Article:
For·bear·ing, a. Disposed or accustomed to forbear; patient; long-suffering. -- For*bear*ing*ly, adv.
For·bear v. i. [imp. Forbore (Forbare [Obs.]); p. p. Forborne p. pr. & vb. n. Forbearing.]
1. To refrain from proceeding; to pause; to delay.
Shall I go against Ramoth-gilead to battle, or shall I forbear? --1 Kings xxii. 6.
2. To refuse; to decline; to give no heed.
Thou shalt speak my words unto them, whether they will hear, or whether they will forbear. --Ezek. ii. 7.
3. To control one's self when provoked.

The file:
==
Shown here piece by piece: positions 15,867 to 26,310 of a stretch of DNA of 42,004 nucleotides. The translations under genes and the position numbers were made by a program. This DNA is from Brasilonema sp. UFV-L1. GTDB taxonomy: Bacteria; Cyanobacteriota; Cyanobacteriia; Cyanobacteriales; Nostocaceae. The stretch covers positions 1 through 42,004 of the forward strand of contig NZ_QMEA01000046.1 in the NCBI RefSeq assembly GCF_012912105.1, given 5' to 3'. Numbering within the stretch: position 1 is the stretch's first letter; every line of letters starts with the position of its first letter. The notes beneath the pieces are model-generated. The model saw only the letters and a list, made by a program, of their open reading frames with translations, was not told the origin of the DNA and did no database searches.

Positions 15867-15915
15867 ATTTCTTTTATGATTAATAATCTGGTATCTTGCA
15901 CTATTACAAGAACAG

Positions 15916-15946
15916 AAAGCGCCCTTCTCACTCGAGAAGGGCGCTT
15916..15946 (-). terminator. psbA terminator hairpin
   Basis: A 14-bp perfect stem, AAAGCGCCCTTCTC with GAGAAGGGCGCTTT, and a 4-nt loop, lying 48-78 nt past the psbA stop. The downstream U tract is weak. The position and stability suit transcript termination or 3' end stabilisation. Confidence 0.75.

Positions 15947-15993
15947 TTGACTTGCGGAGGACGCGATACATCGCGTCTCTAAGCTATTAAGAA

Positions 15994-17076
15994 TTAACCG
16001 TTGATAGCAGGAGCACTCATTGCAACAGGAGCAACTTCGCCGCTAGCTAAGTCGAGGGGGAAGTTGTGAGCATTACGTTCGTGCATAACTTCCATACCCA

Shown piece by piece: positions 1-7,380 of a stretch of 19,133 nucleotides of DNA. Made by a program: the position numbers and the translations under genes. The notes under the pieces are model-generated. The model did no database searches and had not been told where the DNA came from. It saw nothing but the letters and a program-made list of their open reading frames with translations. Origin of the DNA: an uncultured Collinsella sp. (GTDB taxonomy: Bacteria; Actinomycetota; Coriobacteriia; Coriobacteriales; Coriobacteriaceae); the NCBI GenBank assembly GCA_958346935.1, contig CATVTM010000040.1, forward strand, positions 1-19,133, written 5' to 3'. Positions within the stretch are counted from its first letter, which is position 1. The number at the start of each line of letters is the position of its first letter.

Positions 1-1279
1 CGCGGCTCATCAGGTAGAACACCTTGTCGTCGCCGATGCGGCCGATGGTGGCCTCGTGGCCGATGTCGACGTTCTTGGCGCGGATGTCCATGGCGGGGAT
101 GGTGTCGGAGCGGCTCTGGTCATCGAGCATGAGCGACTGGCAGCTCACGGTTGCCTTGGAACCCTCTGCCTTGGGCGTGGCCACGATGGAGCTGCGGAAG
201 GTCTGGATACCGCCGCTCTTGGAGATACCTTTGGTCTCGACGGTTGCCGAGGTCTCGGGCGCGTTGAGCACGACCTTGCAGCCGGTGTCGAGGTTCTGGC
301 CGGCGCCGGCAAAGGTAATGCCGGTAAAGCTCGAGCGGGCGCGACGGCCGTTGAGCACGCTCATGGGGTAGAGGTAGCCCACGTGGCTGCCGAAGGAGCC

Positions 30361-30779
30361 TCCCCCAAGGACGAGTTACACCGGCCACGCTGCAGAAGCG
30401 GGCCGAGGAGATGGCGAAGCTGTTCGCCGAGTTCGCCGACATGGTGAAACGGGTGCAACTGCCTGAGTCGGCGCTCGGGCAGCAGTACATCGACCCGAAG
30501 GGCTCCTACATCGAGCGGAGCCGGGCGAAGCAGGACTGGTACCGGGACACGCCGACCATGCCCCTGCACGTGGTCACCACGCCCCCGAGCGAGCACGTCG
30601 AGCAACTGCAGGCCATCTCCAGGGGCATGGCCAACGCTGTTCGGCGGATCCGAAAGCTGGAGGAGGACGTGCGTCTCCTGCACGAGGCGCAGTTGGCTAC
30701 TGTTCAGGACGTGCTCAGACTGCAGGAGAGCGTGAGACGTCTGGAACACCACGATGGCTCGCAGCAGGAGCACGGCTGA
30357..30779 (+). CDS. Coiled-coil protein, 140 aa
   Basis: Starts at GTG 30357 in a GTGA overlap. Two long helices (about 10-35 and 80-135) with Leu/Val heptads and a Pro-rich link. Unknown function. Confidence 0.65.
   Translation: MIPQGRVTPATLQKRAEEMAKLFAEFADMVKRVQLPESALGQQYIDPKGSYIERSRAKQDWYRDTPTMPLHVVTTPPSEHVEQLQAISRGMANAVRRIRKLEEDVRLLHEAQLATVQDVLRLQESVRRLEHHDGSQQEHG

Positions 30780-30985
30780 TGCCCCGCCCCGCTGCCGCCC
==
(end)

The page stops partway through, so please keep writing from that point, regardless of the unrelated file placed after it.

The kindest and the happiest pair
Will find occasion to forbear. --Cowper.
Both bear and forbear. --Old Proverb.
adj : showing patient and unruffled self-control and restraint
under adversity; slow to retaliate or express
resentment; "seemly and forbearing...yet strong enough
to resist aggression"; "was longanimous in the face of
suffering" [syn: longanimous]